Marvin Vettori takes out his frustrations on Karl Roberson with first-round submission

Kevin Iole
Combat columnist
Marvin Vettori celebrates after his submission victory over Karl Roberson in their middleweight fight during UFC Fight Night at UFC Apex on June 13, 2020 in Las Vegas. (Photo by Chris Unger/Zuffa LLC)

Marvin Vettori proved to be a man of his word on Saturday. The UFC middleweight was frustrated and angered by his opponent’s failure to make weight twice in less than a month, and vowed to take it out on Karl Roberson.

Vettori scored the biggest win of his career and extended his winning streak to three bouts when he caught Roberson in a rear naked choke and submitted him at 4:17 of the first round.

Vettori’s frustrations began in March, he flew from Los Angeles to London in anticipation of a fight there. But upon arriving in England, he learned the bout was canceled because of the coronavirus pandemic.

He then signed to fight Roberson on May 13 in Jacksonville, Florida. Roberson missed weight there and was pulled from the card for medical reasons related to his weight cut. After the weigh-in, the two ran into each other in the hotel and had to be separated by security.

Vettori’s ire was raised even more on Friday when Roberson weighed 190.5, 4.5 pounds over the middleweight limit of 186. 

He got the measure of revenge he was looking for by performing superbly and catching Roberson with the choke. A brown belt in Brazilian Jiu-Jitsu, Vettori took Roberson down and methodically worked his way into position for the finishing choke. When he got the arm under the chin, Roberson tapped almost immediately.

“This was six months of hard work,” Vettori said. “I couldn’t even have a beer since January. I just tried so hard and this was my reward. I was so hyped up before the fight that I wanted to cry because this is what I love to do. I just wanted to fight. I’m on a mission and wanted to keep going. I showed up and did my job. That’s what it’s all about, being professional.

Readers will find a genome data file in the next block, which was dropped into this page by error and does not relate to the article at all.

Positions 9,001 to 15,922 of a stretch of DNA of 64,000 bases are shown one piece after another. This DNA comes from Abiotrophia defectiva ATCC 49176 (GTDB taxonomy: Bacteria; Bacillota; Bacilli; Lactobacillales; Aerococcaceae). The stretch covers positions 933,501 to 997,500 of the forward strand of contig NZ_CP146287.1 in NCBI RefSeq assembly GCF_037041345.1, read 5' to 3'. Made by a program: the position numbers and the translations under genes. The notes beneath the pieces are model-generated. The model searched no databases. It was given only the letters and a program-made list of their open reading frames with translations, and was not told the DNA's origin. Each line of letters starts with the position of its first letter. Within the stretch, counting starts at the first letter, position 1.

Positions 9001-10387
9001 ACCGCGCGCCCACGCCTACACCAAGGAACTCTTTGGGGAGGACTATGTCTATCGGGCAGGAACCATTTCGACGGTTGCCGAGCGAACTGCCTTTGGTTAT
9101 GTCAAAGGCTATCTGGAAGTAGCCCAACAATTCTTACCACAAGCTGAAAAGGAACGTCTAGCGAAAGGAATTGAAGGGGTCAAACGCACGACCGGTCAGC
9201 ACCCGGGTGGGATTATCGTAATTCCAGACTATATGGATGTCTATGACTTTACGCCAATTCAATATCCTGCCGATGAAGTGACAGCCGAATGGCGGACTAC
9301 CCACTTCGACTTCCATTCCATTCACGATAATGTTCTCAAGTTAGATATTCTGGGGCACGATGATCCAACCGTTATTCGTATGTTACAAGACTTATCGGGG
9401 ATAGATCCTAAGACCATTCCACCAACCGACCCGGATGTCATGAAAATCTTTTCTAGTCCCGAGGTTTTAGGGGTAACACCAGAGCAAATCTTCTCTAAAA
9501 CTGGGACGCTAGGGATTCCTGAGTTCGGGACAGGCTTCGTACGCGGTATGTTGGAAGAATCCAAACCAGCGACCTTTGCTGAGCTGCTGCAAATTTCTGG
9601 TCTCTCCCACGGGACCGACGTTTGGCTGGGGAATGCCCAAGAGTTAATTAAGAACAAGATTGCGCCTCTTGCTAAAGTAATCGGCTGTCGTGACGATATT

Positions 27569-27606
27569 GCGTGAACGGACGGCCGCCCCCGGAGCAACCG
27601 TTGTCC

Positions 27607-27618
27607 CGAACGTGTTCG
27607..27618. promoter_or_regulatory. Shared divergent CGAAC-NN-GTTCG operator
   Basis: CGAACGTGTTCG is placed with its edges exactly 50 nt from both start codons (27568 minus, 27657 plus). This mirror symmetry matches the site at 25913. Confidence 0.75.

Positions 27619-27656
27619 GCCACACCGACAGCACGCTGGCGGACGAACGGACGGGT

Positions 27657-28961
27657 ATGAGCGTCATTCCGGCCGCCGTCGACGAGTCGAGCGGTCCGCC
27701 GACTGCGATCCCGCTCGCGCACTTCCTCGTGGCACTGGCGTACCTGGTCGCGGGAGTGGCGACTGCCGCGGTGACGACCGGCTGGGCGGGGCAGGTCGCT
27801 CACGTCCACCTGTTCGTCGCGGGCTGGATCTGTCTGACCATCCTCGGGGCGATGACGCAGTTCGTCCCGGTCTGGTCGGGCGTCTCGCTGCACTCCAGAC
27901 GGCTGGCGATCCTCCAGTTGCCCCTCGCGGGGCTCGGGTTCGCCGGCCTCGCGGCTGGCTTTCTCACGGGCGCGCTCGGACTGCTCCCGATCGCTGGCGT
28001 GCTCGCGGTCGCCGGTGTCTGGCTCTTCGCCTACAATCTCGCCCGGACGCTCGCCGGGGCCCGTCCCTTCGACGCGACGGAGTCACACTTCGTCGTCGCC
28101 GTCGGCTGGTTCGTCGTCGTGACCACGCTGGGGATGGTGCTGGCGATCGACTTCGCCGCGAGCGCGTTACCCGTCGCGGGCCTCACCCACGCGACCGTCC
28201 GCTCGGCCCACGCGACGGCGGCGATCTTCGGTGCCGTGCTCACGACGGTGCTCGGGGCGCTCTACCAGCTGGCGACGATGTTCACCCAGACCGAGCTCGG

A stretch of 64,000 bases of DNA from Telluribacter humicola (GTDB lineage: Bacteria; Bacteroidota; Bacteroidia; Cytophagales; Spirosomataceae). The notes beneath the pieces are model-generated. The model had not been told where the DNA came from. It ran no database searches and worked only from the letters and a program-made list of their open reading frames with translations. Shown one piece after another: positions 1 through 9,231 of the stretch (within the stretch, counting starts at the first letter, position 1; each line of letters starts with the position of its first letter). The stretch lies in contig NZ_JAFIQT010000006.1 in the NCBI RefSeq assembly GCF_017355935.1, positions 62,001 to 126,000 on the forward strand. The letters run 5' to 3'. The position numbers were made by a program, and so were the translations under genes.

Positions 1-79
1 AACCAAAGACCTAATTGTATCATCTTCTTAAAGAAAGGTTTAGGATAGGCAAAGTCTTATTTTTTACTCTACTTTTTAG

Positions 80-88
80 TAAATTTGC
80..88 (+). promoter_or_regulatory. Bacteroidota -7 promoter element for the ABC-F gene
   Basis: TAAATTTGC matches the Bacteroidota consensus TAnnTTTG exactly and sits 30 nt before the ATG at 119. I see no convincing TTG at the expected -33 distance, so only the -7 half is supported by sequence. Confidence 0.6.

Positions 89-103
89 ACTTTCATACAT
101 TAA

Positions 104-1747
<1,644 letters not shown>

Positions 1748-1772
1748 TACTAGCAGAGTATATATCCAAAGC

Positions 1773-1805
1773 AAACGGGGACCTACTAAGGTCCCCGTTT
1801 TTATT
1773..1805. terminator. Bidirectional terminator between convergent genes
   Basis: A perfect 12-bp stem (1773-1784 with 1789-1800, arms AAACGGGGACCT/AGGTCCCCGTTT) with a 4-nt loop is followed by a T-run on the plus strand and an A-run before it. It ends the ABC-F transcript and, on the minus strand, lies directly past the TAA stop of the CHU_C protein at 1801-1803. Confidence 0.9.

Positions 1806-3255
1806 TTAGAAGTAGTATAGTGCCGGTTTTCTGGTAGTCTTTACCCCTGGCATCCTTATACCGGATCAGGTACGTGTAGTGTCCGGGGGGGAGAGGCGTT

“I’m ready all the time. When he said he thinks his grappling is better, I knew he was saying that to scare me from taking him down. But I knew my grappling was better. I’m the best in the world.”

In the main event, Cynthia Calvillo scored an impressive victory in her flyweight debut, defeating No. 1 Jessica Eye via unanimous decision. Calvillo won by scores of 49-46 twice and 48-47.

She did it mainly on the strength of her grappling. She had a 4-0 edge in takedowns and a 7:46 to 0:00 edge in ground control. But she also outstruck Eye considerably, landing 137 significant strikes to Eye’s 97.

Eye had a big size advantage, as she had fought previously at bantamweight, but it didn’t appear Calvillo had any issues with her size.

“I felt great,” she said. “I didn’t feel depleted or small like I do at strawweight, where I feel so much smaller.”

The opening three fights each ended in finishes in less than a minute. Christian Aguilera opened things with a 59-second stoppage of Anthony Ivy. The next fight lasted only 32 seconds when Tyson Nam drilled Zarrukh Adashev with a right hand. Adashev dropped and Nam landed another right that ended it.

Julia Avila made it three first-round finishes in less than a minute when she stopped Gina Mazany in 22 seconds. It was the fourth fastest bout in UFC women’s history.

“I knew I hurt her with the knee up the middle,” Avila said. “I saw my prey and went in for the kill. My right cross is nothing to mess with. When I felt it land, I heard my corner say, ‘Attack.’ 

“I think the division has known about me. I’m that annoying fly in the background, but now I’m starting to make a couple of waves. They’re starting to see what I’m capable of. I still have a lot to show. I have earn my stripes. I look forward to that journey.”

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